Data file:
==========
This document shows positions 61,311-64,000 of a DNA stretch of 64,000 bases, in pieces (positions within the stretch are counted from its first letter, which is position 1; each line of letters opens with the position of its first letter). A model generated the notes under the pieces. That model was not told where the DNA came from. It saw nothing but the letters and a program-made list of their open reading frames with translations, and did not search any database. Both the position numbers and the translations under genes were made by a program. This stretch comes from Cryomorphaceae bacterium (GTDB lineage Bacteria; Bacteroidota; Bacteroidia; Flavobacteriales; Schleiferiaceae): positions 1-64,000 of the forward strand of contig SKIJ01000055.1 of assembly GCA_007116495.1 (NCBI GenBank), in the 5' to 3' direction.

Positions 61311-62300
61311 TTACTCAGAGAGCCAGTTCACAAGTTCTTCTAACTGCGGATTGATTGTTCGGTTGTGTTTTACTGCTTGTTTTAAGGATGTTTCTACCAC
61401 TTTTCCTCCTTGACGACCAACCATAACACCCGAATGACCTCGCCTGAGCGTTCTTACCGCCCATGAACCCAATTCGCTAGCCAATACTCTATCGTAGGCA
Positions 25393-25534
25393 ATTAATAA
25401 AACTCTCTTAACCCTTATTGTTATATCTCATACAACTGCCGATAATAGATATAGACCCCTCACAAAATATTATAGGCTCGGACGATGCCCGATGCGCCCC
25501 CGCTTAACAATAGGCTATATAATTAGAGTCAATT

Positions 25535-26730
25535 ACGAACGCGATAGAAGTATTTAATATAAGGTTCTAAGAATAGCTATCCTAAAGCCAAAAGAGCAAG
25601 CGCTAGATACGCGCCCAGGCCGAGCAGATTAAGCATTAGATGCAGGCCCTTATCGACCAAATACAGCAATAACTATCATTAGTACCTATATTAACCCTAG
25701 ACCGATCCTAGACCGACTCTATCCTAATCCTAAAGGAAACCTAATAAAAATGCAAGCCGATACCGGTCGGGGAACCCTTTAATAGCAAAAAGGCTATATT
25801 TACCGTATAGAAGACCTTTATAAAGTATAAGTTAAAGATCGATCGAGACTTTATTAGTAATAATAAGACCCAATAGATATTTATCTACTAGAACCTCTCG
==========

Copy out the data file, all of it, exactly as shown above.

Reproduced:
This document shows positions 61,311-64,000 of a DNA stretch of 64,000 bases, in pieces (positions within the stretch are counted from its first letter, which is position 1; each line of letters opens with the position of its first letter). A model generated the notes under the pieces. That model was not told where the DNA came from. It saw nothing but the letters and a program-made list of their open reading frames with translations, and did not search any database. Both the position numbers and the translations under genes were made by a program. This stretch comes from Cryomorphaceae bacterium (GTDB lineage Bacteria; Bacteroidota; Bacteroidia; Flavobacteriales; Schleiferiaceae): positions 1-64,000 of the forward strand of contig SKIJ01000055.1 of assembly GCA_007116495.1 (NCBI GenBank), in the 5' to 3' direction.

Positions 61311-62300
61311 TTACTCAGAGAGCCAGTTCACAAGTTCTTCTAACTGCGGATTGATTGTTCGGTTGTGTTTTACTGCTTGTTTTAAGGATGTTTCTACCAC
61401 TTTTCCTCCTTGACGACCAACCATAACACCCGAATGACCTCGCCTGAGCGTTCTTACCGCCCATGAACCCAATTCGCTAGCCAATACTCTATCGTAGGCA
Positions 25393-25534
25393 ATTAATAA
25401 AACTCTCTTAACCCTTATTGTTATATCTCATACAACTGCCGATAATAGATATAGACCCCTCACAAAATATTATAGGCTCGGACGATGCCCGATGCGCCCC
25501 CGCTTAACAATAGGCTATATAATTAGAGTCAATT

Positions 25535-26730
25535 ACGAACGCGATAGAAGTATTTAATATAAGGTTCTAAGAATAGCTATCCTAAAGCCAAAAGAGCAAG
25601 CGCTAGATACGCGCCCAGGCCGAGCAGATTAAGCATTAGATGCAGGCCCTTATCGACCAAATACAGCAATAACTATCATTAGTACCTATATTAACCCTAG
25701 ACCGATCCTAGACCGACTCTATCCTAATCCTAAAGGAAACCTAATAAAAATGCAAGCCGATACCGGTCGGGGAACCCTTTAATAGCAAAAAGGCTATATT
25801 TACCGTATAGAAGACCTTTATAAAGTATAAGTTAAAGATCGATCGAGACTTTATTAGTAATAATAAGACCCAATAGATATTTATCTACTAGAACCTCTCG